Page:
There is a veil: prick up the ears!


Monday evening while cooking, I am listening SkyTg24: the main news is about the suicide of a Moroccan woman in Rome, she first killed her children as they slept. Her husband was wounded by the same wife, he went to the hospital (leaving the kids at home alone with her?), saying that he had been assaulted in the street, and then admitting he was lying “to protect his wife.” A third daughter is still serious suffering after a long surgery. The investigation has just begun; we will understand later as it is consumed this family drama.

While listening, the anchorwoman says “and now a comment from a neighbor that does prick up our ears: the woman, always dressed in Western clothes, recently wore the veil”.

Today I read on Corriere della Sera: “She was changed, she wore the veil.”

Now, there is no doubt that a woman who gets to kill their children (if she did it) and then commits suicide is a very ill subject, to the point of forcing the most powerful instincts of survival, the protection of children. What shocks me is the deeply superficial, misogynist and Islamophobic point of view, which transcends any given reality that everyone who reads and listens to a possible misleading and discriminatory interpretation. Muslim women, it has been told ad nauseam, wear the veil because it is a symbol of their identity, wear it since the first period, but sometimes they do it even as children, by imitation or because in some countries it requires the school uniform (Afghanistan , for example). The veil has been and is seen in the West as a symbol of the oppression of women; which is in many aspects indubitable and evident (the oppression) not for the veil, as the lack of access of girls to education, the failure to pay the female farmers in most rural areas, early marriages, women offered as a bargaining chip in disputes relating to land and livestock, the restricted of their personal freedom.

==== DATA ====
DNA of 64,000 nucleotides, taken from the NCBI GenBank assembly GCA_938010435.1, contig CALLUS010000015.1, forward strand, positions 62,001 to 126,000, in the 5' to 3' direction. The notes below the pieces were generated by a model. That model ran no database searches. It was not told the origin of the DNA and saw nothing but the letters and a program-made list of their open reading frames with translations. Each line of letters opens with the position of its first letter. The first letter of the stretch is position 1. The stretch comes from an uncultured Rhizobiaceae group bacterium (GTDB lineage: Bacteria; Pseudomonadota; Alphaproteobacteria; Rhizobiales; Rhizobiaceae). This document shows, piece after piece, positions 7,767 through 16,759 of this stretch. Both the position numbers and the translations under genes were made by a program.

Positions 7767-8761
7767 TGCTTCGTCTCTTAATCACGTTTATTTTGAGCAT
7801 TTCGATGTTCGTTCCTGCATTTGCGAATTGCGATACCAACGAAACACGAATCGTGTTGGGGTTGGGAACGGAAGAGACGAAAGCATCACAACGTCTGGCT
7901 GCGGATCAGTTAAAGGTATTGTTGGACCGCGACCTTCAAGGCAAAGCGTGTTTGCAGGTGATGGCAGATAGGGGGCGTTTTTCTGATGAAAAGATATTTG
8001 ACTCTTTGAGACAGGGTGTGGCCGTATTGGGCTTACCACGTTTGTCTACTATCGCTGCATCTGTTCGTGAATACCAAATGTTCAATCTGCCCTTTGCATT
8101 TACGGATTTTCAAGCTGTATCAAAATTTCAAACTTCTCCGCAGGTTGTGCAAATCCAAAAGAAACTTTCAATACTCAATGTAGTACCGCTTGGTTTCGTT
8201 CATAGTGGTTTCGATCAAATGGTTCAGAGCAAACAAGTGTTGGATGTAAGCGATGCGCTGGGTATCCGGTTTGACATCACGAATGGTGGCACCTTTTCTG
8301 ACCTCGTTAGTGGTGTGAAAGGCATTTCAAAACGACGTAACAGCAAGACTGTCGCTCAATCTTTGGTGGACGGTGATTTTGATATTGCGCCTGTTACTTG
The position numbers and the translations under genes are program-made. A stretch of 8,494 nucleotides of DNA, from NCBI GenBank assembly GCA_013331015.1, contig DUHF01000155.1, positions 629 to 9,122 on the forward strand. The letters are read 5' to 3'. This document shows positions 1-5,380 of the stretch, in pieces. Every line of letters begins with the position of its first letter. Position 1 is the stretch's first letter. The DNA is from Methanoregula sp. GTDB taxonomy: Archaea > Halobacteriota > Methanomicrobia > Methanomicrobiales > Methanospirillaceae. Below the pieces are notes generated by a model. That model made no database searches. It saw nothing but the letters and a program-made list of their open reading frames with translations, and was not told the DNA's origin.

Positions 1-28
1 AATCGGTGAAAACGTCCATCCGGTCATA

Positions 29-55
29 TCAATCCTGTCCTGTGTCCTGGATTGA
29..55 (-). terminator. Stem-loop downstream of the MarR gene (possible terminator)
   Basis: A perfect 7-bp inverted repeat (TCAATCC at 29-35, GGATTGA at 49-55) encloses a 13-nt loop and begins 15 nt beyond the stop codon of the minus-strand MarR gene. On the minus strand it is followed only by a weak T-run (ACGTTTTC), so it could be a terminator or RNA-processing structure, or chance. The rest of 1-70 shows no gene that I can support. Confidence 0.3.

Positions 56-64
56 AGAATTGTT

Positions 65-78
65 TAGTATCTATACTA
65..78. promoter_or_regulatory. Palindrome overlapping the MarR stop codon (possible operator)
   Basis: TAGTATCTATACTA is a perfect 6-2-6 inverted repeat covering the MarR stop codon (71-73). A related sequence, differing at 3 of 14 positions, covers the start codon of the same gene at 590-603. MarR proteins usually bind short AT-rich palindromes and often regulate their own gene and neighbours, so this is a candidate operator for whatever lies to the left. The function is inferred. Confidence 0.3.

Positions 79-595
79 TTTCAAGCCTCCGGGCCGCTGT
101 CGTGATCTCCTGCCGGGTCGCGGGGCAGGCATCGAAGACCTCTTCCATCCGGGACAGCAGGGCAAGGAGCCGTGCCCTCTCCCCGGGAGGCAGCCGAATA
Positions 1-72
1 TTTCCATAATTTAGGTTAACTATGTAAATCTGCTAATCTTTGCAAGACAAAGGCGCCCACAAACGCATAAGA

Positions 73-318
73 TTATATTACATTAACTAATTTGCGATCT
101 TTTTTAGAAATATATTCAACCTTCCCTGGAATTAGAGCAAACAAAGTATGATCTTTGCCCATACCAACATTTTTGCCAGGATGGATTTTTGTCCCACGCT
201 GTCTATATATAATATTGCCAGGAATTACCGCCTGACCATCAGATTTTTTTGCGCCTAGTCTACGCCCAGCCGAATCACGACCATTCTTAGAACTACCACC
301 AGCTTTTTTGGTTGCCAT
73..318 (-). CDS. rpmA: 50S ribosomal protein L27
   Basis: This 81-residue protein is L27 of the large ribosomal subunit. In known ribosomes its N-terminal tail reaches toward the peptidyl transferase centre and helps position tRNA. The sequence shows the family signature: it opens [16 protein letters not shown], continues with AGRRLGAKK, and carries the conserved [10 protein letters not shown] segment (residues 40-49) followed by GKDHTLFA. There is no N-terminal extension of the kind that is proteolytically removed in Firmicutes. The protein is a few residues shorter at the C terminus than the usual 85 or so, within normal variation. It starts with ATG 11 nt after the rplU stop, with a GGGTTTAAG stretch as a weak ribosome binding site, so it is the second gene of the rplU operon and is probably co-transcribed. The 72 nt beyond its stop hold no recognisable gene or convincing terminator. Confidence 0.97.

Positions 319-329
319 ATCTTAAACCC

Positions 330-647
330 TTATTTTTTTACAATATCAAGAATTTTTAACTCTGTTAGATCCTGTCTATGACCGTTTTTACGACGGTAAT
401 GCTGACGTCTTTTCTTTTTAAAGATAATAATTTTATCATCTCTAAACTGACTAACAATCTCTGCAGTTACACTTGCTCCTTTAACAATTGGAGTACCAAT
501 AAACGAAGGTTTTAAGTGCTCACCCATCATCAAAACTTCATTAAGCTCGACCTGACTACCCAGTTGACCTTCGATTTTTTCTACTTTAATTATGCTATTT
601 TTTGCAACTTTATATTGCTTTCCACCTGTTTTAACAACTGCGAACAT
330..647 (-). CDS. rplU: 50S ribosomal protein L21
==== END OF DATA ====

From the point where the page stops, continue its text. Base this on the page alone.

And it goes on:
A long list of horrible things, then, that with the veil but they have nothing to do. What I really repelled by the superficiality with which it is in such delicate times for relations between the Islamic world and the West, where many men and women in countries such as Syria, Iraq, Nigeria risk their lives because of fundamentalism, we can make a so superficial and irresponsible use of words.

Perhaps a woman, who has been born Muslim and lived in Italy for a long time, back in his home country and decided for whatever reason after that to wearing the veil, can it be a sign of psychological disease? Or rather, or maybe she was ill for some time and had no one with whom to share a grief and sought comfort in his religion? And what we readers should think once “pricked ears,” complained to the police everyone wears a headscarf? Believe that behind every mother veiled there is a mentally ill person?

To understand what is going on in the clash between the two worlds will take many years, the complexity of cultures, world politics, the inextricable chessboard from those are behind the Islamic fanaticism, ignorance persevering that powers it. Who has the duty to write and talk about the record should pass around a hand on her/his heart before powering unnecessary and damaging fires.